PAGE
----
“And it was like ‘man, I had to do all this because I smoked weed. And it was almost like I was treating it like it’s like crack cocaine… I say ‘you do, it seems like… I’m on meth or some old bro. So I go to therapy with all these people and with all these different people, and it’s such a strange environment and experience for therapy,” he recalled to The Post. “And it really wasn’t the best experience for me because it’s a different experience for a black man to go to therapy. And for this to be my first experience, it was like, is this such a serious situation?”

Smith said he is currently in therapy and advocating for it.

“When I really broke it down to how much I was just sabotaging myself and feeling sorry for myself, so many different things. You have to get back on your horse somehow. And for me, it started slowly for a year, and then a little bit, before I knew it, one step in front of the other, it just went its own way,” he told The Post.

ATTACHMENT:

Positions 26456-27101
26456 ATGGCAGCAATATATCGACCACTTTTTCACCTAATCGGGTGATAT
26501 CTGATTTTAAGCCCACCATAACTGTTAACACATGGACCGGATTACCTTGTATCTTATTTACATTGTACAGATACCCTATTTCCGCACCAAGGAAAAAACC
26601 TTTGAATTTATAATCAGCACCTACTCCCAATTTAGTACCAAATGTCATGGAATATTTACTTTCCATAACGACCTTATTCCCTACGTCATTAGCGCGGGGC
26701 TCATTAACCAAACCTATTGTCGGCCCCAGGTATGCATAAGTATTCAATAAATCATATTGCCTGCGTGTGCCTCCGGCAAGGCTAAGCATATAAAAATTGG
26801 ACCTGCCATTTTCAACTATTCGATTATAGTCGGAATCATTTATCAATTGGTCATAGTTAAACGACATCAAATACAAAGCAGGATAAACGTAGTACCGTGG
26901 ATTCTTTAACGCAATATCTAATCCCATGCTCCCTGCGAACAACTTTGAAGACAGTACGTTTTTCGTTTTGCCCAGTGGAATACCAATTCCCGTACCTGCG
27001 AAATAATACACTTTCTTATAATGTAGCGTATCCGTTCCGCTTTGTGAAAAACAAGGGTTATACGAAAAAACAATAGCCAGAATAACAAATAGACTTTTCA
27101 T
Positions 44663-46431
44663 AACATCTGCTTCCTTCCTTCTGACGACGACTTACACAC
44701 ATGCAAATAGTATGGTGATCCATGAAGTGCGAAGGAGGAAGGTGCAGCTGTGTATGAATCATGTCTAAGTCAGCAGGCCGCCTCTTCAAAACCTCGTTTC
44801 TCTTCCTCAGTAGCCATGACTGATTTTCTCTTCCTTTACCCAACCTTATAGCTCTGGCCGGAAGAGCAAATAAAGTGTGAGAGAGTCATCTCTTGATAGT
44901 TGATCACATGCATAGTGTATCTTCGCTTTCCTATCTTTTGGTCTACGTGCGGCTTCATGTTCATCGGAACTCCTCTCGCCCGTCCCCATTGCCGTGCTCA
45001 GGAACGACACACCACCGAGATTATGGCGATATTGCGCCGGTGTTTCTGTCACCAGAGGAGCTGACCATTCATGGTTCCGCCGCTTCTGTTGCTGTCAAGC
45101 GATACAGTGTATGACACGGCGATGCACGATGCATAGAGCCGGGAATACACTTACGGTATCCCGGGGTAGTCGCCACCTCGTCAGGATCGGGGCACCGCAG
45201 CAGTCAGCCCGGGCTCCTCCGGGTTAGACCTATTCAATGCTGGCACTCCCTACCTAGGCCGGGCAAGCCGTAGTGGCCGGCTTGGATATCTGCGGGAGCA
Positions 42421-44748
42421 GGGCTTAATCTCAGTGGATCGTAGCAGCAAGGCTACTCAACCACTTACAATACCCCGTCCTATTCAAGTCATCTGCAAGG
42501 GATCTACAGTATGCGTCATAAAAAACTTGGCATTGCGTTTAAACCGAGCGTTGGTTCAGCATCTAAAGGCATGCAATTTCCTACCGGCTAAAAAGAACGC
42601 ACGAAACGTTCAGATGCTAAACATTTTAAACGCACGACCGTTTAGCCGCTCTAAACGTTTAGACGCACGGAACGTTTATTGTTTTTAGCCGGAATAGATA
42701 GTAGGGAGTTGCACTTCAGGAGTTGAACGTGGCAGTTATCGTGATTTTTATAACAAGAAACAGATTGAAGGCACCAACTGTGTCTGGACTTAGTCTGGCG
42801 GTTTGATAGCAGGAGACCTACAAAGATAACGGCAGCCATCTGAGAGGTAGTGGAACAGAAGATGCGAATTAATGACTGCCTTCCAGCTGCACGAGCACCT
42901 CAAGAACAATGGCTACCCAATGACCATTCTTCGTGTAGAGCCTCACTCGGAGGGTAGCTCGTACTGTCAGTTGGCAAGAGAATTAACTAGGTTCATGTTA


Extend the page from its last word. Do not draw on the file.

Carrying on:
One notable aspect of Smith’s post-NBA life was his pursuit of education. He enrolled at North Carolina A&T State University, with the goal of earning a degree in Liberal Arts. Smith’s return to the classroom was not without its challenges, as he struggled with dyslexia and ADHD.

He also said that a process of self-discovery led to the discovery of his heritage and the theory of the black collective economy.

“I’ve always wanted to learn about my heritage, find out where I came from, learn more about black people,” Smith said. “It really turned into loving yourself, learning more about yourself. That’s really what catapulted me back into therapy, to try to understand, and to try to really master myself, and master my mind.”

And that also means valuing your community as well as uplifting it, he pointed out.

“We are so trained, so ingrained that we have this Eurocentric mindset, that we take care of ourselves, take care of ourselves, take care of ourselves,” he said. “When you make more than $100 million in your career, will (giving away $5 or $10 million) change your lifestyle?”

Despite accepting new endeavors, Smith has not officially retired from the NBA. He remains open to the possibility of returning to the league if the right opportunity presents itself. He continued to train and stay in shape, ready to answer the call of any NBA team.

JR Smith (photo via Instagram, @teamswish)